Spend some time reading his stuff. He is a good engineer with a well equipped lab. You can learn a lot just sipping wine and flipping thru his web page.

Did I ever mention I hate open wire line?

Anyway that's my old buzzard rant on it. I hope you were able to read it with the correct Timtron intonation and get the spirit of the project.

By the way, take the arc plugs OUT of the Alpha Delta switches. Save them in a plastic bag stapled to the manual in your file drawer. They arc over in high SWR on peaks. Really pisses off a solid state amplifier or the K7DYY AM transmitter; multiple safety trips are not good for them. Disconnect antennas when not in use or if you hear thunder while on the air. That is better lightning protection.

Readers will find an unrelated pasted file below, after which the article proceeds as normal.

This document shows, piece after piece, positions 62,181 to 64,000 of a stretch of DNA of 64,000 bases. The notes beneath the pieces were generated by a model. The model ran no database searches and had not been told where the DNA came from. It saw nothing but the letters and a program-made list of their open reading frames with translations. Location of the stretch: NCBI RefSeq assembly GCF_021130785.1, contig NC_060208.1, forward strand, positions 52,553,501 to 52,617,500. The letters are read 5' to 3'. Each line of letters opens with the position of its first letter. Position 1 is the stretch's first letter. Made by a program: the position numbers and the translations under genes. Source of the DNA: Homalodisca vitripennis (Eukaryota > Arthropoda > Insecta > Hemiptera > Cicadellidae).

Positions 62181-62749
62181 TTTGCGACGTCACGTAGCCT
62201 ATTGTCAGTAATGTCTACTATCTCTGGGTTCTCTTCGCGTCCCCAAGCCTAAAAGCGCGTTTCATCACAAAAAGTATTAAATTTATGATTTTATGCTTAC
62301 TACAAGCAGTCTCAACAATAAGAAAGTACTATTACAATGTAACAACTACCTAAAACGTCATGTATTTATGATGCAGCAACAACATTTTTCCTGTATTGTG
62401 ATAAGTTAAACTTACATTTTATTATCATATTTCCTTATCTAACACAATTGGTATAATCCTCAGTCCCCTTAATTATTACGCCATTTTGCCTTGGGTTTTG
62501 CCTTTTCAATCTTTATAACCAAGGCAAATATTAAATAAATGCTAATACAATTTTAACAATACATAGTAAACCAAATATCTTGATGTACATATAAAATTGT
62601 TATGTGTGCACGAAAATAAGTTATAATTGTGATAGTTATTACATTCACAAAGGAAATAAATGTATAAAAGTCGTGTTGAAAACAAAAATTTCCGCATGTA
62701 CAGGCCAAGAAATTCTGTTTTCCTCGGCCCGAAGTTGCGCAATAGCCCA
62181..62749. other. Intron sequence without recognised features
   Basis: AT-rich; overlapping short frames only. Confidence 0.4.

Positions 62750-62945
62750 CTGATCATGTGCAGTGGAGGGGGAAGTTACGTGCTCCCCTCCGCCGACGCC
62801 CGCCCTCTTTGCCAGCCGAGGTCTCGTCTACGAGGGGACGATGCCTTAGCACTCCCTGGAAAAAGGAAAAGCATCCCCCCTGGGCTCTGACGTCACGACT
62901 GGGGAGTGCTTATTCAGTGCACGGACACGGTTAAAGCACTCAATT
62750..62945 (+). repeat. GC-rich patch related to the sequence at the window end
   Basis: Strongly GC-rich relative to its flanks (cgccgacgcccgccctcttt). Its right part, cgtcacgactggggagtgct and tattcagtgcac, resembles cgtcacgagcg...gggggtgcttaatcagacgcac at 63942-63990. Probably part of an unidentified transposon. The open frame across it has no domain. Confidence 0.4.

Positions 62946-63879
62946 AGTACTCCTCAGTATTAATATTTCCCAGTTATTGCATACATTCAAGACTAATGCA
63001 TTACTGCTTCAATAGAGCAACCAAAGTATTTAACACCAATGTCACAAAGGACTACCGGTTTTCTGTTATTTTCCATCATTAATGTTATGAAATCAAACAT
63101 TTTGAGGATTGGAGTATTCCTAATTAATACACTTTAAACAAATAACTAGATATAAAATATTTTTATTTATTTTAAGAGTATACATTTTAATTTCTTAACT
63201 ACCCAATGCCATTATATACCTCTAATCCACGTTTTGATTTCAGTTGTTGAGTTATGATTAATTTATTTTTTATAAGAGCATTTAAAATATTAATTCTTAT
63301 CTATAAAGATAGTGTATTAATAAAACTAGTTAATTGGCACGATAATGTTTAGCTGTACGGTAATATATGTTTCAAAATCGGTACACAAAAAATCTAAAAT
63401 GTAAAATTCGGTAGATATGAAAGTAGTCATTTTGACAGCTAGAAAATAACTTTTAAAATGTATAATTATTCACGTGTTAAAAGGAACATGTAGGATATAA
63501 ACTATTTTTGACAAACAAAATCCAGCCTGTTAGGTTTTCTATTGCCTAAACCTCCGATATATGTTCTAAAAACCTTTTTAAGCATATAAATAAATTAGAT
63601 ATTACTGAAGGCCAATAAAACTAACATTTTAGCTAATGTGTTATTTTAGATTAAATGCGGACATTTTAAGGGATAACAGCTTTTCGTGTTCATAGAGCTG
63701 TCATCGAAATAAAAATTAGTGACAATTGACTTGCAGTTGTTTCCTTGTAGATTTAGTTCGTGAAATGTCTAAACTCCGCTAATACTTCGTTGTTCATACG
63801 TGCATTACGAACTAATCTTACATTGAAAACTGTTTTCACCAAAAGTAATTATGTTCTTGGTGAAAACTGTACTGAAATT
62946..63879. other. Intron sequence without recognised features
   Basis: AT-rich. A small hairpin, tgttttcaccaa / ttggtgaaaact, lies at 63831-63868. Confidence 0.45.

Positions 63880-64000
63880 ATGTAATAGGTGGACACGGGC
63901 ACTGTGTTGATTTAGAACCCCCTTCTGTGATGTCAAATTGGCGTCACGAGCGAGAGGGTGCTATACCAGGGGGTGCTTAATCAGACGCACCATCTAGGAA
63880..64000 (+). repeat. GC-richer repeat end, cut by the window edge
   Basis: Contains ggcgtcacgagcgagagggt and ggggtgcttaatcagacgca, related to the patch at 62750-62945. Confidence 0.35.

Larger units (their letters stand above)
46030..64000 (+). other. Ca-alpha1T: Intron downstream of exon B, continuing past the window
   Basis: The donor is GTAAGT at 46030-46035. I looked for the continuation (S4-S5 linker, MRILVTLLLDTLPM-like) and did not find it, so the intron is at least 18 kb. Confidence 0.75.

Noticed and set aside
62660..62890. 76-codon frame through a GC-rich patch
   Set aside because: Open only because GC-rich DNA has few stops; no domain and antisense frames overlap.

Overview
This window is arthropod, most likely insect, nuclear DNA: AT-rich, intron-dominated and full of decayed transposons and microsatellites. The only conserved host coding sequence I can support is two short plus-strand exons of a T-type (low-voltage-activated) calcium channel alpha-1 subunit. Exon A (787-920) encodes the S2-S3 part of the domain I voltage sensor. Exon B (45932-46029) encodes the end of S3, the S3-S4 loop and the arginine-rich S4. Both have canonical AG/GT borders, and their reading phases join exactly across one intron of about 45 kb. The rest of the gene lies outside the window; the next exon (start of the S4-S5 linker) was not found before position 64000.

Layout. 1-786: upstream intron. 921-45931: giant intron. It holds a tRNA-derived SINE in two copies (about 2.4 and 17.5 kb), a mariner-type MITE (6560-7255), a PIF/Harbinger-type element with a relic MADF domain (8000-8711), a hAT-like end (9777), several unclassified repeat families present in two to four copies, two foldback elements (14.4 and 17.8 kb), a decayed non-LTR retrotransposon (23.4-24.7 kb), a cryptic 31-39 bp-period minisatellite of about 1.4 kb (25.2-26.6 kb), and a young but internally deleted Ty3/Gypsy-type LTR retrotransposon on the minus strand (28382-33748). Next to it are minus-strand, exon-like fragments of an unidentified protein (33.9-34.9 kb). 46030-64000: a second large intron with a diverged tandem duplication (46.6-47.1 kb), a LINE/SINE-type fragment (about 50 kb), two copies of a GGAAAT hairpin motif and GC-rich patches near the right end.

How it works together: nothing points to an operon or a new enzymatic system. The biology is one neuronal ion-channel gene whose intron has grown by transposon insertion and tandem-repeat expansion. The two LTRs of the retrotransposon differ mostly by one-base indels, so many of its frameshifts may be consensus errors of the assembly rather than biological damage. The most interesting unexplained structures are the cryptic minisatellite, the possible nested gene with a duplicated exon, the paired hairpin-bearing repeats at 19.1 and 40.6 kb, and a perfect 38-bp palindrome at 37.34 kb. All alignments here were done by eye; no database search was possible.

Do not even think about using the E. F. JOHNSON MATCHBOX JR. 275 WATT model on the K7DYY AM rig. The E. F. JOHNSON MATCHBOX KW model is the one to use for that one, if you insist on open wire line. It is rated for 4 KW PEP INPUT to the final. That works out to around 2.8 KW PEP OUTPUT at 70% efficiency, optimistic for a Class C AM Plate Modulated Tube Transmitter. The K7DYY puts OUT 1.5 KW PEP. Under good conditions, the E. F. JOHNSON MATCHBOX KW will be OK. But under NO circumstances should you attempt to do ANY adjustments to the tuner with full power or even higher power. Use a MFJ-212 Matchmaker Noise Bridge and do all the matching off the air with a receiver. Tuning a tuner with full power stresses the tuner and the transmitter. It also makes beaucoup QRM, not cool. See my MFJ-212 article.

73, and a tip of the Chapeau to WA1HLR, "Timtron"
Janis AB2RA